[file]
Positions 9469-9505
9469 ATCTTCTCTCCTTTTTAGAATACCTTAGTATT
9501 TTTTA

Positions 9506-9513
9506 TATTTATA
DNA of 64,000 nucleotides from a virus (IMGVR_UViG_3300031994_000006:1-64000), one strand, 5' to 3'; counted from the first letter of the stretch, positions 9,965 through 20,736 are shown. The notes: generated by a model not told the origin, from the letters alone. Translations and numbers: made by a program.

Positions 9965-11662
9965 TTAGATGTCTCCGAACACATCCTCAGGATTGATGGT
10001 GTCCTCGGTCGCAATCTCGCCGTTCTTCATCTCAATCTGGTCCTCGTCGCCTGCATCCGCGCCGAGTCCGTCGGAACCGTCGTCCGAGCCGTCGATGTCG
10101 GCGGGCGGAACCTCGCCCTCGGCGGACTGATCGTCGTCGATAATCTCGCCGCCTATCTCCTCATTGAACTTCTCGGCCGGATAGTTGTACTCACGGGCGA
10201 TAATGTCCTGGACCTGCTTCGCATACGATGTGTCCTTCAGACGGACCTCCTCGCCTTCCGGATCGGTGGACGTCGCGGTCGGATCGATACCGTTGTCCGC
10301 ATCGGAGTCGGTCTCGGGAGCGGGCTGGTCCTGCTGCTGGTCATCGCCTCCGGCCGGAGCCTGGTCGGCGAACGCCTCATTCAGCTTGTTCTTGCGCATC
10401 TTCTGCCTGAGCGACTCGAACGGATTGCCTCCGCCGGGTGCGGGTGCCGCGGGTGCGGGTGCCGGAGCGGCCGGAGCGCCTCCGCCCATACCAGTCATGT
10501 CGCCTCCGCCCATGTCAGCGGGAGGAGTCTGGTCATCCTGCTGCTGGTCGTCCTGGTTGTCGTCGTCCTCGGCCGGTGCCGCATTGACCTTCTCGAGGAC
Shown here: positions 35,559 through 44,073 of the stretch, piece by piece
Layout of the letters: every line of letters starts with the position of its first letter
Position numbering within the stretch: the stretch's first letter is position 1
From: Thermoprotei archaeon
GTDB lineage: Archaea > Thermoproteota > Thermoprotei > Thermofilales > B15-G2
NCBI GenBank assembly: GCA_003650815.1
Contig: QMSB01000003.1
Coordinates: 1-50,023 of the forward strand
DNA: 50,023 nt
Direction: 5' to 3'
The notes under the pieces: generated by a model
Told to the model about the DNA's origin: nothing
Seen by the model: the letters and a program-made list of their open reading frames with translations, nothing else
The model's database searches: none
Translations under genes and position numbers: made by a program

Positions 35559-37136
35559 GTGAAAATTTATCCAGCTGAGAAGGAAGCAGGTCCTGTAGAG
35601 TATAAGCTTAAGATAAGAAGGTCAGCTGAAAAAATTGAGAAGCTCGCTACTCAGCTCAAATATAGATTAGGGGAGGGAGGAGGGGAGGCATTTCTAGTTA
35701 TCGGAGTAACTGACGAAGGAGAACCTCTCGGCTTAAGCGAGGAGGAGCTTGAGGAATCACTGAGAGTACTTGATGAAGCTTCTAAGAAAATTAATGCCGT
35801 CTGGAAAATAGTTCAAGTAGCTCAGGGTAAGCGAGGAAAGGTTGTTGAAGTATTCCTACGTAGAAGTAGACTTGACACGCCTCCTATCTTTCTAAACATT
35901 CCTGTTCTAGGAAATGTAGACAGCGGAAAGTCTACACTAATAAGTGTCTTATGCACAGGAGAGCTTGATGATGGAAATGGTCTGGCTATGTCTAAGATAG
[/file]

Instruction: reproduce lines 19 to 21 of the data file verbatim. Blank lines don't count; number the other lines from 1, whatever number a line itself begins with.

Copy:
GTDB lineage: Archaea > Thermoproteota > Thermoprotei > Thermofilales > B15-G2
NCBI GenBank assembly: GCA_003650815.1
Contig: QMSB01000003.1